Mortgage lending to buy-to-let landlords has increased significantly in the past year, but approvals for first time buyers has dropped substantially, as young people struggle to break into the housing market due to rising prices, reveals new data.
The Council of Mortgage Lenders (CML) has found that there were 22,7000 mortgages worth a total of £3.4 billion lent to first time buyers in May, a 16% fall on last year. However, this is 1% higher than in April this year.
Additionally, it discovered that lending to property investors rose 22% in the last 12 months. This increase predominantly reflects a jump in remortgaging since the start of the year, with 19,100 buy-to-let loans advanced in
Buy-to-Let Boom Continues as First Time Buyer Levels Drop
May, worth a total £2.7 billion.
The buy-to-let sector has attracted new investors in the last few years, as savers attempt to maximise their funds rather than investing in low interest savings accounts.
Experts have cautioned that new pension rules, which allow pensioners to take as much money out of their retirement funds as they like, could cause the buy-to-let market to grow even further, pushing up prices and making it even more difficult for first time buyers to purchase a property.
The CML also found that lending to home movers was also lower than a year ago, with 26,300 mortgages worth a total £5 billion granted in May. This is 15% down on May 2014, but 2% higher than April this year.
The CML represents banks, building societies and other lenders, which together account for 95% of all residential mortgage lending in the UK. It suggests that the slight monthly improvement mirrors an awakening market after a quiet previous quarter.
House prices grew by 5.7% in May to an average of £274,000, separate data from the Office for National Statistics (ONS) shows.
This is £57,000 higher than the peak recorded in May 2008, just before the financial crash caused a dramatic collapse in the housing market.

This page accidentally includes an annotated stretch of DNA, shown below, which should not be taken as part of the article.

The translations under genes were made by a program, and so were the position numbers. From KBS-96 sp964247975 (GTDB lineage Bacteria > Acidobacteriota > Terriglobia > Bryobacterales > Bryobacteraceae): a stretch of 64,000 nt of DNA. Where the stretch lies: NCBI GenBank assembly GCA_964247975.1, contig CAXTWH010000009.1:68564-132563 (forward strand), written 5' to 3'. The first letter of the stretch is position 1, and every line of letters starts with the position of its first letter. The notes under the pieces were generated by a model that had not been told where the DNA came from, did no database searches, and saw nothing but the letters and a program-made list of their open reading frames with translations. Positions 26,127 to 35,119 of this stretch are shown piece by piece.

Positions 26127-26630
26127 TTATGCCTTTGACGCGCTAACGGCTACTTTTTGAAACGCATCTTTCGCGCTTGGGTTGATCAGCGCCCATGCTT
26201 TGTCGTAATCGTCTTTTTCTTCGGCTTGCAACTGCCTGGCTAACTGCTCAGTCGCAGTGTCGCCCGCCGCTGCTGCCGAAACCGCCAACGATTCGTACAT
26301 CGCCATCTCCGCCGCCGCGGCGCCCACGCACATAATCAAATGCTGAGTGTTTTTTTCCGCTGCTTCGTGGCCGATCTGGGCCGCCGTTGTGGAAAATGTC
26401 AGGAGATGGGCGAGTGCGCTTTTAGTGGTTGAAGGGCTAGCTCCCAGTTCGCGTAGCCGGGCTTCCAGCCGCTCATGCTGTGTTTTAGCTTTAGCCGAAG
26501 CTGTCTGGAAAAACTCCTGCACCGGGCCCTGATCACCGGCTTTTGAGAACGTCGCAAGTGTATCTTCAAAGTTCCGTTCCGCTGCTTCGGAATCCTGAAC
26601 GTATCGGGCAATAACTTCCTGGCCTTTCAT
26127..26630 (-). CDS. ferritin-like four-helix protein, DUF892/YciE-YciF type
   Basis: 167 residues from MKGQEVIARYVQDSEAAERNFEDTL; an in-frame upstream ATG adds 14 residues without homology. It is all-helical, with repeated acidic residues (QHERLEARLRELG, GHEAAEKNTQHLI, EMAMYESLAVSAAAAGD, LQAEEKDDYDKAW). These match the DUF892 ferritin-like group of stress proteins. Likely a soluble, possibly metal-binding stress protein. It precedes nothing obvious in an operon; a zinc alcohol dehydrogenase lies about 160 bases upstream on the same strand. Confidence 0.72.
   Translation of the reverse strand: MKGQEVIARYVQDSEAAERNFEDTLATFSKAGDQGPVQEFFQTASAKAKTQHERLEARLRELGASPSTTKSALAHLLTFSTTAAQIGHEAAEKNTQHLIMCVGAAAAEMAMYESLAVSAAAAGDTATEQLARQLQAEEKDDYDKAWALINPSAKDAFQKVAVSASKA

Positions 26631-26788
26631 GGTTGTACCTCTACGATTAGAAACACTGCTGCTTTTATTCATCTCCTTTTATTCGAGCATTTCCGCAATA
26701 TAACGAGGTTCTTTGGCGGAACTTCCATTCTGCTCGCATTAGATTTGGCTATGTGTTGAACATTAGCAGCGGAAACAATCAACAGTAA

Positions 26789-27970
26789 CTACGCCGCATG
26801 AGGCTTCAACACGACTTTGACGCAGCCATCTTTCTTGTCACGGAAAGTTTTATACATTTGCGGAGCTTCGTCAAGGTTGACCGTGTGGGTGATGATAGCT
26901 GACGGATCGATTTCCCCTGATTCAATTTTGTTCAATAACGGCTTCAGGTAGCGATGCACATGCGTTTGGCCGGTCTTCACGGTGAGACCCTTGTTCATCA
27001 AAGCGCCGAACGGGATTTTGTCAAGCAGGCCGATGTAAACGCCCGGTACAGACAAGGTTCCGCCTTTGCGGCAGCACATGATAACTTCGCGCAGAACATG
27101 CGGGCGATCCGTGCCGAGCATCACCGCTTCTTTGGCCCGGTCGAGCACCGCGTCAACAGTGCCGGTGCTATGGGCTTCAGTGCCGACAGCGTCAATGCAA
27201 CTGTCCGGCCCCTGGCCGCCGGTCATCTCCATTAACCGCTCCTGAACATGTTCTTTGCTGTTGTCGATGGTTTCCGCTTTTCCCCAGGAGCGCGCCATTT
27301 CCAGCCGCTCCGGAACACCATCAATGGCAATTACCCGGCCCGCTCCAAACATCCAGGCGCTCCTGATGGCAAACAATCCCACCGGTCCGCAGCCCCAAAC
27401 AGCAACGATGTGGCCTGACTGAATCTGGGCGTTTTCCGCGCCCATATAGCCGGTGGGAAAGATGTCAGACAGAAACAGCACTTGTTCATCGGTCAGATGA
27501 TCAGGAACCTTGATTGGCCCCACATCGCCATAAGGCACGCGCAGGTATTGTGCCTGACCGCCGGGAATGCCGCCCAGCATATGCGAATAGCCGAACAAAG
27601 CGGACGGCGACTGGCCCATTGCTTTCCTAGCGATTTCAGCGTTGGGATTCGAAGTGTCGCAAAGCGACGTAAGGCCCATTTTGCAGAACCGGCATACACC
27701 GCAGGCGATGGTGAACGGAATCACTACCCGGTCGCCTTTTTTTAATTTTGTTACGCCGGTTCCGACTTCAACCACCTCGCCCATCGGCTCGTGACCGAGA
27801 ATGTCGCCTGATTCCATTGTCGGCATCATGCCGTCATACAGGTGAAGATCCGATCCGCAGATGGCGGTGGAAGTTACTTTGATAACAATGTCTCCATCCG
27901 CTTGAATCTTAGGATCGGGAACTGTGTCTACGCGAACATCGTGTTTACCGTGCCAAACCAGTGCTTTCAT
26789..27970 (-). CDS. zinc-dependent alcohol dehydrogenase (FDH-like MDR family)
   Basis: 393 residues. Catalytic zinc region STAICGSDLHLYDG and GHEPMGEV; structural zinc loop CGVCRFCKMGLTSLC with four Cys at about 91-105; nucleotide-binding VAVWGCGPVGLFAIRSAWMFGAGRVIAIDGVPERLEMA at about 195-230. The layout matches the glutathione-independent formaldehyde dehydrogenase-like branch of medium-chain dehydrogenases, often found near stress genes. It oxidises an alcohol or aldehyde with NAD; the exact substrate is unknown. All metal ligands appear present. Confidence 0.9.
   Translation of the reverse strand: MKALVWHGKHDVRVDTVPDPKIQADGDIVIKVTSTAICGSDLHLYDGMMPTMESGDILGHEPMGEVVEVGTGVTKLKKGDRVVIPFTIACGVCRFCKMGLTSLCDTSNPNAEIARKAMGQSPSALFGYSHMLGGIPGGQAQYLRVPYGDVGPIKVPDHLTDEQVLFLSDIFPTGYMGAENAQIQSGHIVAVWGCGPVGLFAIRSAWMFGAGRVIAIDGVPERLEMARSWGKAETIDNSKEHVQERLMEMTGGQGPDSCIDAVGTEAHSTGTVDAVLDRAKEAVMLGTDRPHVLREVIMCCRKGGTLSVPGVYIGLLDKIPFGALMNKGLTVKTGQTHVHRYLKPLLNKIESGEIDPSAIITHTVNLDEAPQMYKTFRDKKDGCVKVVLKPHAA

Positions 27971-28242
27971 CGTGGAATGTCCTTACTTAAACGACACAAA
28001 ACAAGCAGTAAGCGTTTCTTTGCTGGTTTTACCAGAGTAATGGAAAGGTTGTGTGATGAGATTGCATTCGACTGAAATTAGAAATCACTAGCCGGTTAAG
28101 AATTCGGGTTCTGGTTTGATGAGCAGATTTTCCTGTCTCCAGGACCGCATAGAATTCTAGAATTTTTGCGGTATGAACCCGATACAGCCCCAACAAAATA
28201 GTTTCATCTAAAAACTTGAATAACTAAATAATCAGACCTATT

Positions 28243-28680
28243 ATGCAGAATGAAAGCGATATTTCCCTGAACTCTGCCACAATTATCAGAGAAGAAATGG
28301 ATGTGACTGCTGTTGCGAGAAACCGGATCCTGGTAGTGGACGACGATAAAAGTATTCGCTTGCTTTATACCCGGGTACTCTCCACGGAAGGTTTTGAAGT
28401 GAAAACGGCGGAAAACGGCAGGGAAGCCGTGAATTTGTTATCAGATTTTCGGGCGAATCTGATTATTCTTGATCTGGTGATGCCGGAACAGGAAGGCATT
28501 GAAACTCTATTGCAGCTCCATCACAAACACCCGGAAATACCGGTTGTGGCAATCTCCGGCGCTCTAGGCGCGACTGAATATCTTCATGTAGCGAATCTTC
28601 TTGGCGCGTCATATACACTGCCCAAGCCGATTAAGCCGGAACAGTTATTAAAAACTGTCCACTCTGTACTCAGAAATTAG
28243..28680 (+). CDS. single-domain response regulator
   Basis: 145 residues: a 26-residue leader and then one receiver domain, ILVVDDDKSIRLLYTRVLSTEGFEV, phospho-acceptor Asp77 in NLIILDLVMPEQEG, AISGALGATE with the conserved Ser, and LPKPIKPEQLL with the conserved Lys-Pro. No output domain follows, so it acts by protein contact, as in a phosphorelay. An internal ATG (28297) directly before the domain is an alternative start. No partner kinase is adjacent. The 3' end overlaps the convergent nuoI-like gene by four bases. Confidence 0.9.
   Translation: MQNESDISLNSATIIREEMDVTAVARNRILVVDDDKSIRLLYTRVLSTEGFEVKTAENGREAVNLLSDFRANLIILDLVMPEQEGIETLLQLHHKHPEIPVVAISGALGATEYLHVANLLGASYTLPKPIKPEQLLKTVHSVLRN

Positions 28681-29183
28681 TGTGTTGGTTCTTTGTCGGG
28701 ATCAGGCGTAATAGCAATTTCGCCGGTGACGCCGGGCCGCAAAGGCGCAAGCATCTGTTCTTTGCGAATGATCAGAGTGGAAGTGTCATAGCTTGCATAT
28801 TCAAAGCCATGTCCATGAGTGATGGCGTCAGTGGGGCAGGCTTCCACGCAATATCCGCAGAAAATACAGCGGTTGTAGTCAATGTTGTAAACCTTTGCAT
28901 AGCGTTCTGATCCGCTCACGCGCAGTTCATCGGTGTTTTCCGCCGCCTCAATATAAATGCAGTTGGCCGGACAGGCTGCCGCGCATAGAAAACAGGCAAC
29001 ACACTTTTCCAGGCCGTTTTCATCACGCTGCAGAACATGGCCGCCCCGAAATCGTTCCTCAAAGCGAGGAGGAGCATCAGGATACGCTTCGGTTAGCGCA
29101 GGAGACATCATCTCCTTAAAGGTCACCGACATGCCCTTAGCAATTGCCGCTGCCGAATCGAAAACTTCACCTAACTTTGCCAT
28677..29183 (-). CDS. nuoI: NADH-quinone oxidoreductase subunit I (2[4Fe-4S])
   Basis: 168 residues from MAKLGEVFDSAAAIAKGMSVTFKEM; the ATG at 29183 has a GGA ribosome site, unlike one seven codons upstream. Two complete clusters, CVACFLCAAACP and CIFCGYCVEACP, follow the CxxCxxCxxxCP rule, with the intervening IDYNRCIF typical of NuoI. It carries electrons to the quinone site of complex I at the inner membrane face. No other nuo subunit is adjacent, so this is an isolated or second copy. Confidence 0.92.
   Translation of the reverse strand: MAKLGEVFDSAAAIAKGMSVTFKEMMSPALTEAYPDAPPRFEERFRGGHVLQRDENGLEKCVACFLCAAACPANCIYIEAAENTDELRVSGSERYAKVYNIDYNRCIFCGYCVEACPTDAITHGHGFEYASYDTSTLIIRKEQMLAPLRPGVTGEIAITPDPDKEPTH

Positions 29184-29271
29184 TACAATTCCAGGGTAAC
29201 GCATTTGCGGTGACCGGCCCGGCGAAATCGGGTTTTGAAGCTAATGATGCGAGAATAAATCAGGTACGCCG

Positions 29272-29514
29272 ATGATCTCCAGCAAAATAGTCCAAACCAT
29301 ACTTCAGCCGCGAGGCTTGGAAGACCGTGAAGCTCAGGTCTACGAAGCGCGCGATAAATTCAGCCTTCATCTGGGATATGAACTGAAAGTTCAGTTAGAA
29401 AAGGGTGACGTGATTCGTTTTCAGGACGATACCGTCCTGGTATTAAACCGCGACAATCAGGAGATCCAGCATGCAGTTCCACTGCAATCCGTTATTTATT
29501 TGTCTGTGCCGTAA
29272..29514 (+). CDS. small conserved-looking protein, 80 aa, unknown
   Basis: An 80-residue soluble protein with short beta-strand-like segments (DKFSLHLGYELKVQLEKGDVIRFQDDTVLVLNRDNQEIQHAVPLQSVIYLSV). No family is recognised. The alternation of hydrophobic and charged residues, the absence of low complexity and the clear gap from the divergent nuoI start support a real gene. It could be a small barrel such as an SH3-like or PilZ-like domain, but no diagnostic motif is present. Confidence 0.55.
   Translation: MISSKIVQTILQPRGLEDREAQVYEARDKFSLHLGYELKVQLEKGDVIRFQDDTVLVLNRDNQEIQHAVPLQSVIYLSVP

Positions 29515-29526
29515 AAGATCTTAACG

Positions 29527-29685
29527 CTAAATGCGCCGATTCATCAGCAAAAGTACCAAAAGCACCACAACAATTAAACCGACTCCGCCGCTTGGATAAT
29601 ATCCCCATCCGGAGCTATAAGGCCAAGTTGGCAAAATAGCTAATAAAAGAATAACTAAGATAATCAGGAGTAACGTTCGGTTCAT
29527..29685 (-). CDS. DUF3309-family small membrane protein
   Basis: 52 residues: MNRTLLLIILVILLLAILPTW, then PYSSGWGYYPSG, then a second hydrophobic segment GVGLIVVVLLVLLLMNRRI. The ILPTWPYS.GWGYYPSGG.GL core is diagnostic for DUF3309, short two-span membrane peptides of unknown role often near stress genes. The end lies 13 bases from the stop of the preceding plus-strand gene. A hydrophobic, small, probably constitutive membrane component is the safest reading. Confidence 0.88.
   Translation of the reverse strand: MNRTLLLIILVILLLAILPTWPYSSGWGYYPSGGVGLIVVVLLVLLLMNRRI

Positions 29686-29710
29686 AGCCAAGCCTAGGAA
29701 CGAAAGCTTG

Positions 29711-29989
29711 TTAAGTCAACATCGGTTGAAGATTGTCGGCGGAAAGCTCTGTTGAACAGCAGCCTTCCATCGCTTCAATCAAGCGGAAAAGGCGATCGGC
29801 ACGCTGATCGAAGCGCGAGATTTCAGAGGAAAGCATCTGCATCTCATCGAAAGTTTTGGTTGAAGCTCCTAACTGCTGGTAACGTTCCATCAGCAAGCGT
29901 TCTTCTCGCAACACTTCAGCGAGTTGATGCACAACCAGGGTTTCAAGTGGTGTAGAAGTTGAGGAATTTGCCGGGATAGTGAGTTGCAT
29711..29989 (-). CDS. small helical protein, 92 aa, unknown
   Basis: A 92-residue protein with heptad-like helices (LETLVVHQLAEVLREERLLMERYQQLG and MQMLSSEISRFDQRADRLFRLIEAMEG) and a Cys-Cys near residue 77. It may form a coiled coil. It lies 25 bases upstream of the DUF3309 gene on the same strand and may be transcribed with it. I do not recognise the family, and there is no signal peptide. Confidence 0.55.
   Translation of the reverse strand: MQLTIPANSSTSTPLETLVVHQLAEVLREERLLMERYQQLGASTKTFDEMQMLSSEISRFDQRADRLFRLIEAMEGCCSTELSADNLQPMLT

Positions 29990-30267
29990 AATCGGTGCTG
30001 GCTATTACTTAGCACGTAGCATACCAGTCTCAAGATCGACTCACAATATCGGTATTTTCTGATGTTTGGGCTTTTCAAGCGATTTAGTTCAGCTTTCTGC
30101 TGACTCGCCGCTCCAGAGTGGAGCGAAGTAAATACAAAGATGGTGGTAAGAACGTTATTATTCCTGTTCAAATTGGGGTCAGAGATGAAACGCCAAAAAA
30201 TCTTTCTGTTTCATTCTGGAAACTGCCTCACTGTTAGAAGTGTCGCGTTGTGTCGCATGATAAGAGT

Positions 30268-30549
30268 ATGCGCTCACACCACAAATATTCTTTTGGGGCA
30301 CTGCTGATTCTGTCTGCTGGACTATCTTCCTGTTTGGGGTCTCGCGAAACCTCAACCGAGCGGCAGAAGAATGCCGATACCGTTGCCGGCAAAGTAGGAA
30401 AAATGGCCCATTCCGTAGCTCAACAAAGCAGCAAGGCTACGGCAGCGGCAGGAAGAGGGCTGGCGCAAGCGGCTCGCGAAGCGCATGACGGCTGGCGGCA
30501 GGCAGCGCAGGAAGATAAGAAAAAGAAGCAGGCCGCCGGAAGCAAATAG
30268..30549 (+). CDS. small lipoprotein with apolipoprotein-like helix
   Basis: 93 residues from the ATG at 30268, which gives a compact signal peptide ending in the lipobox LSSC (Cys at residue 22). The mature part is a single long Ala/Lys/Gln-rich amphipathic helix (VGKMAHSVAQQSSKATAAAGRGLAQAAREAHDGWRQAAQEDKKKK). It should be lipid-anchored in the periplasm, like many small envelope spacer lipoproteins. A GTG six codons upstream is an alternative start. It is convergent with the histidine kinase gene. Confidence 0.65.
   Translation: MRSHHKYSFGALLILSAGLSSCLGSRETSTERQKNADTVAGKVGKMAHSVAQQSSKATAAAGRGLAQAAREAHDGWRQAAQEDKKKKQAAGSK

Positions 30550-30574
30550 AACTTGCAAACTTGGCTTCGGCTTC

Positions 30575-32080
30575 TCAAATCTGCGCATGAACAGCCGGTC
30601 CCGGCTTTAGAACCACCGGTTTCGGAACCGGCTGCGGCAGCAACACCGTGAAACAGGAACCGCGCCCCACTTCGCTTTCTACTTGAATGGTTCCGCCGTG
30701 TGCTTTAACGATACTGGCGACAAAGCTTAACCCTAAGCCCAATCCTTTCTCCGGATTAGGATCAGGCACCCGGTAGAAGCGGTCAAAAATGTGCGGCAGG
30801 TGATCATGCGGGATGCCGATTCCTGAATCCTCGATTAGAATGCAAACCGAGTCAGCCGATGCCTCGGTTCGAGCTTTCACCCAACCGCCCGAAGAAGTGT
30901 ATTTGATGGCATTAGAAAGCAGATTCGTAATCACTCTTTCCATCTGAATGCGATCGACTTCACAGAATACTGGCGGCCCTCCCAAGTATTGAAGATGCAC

The average first time buyer property price has risen by 5.1% to £211,000, the ONS also found.
However, although these prices are higher, competitive mortgage rates mean that first time buyers spend a record low proportion of their monthly income on the capital and interest payments of their mortgages. The CML revealed that this is the lowest level since they began recording in 2005.
Altogether, capital and interest repayments on a mortgage account for 18.2% of a first time buyer’s earnings, while home movers spend 17.7% on the same payments.
Both of these figures are the lowest since the CML began tracking the data ten years ago.
These numbers arrive as the Bank of England (BoE) reports higher demand for mortgages, as rates continue to drop to record lows.
Demand has grown significantly in the three months to May, say lenders, after a substantial drop in the previous three quarters. Lenders claim that demand is at its strongest level since the end of 2013.
Banks have also said that there has been a huge increase in the demand for lending for prime properties and buy-to-lets in the three months to June.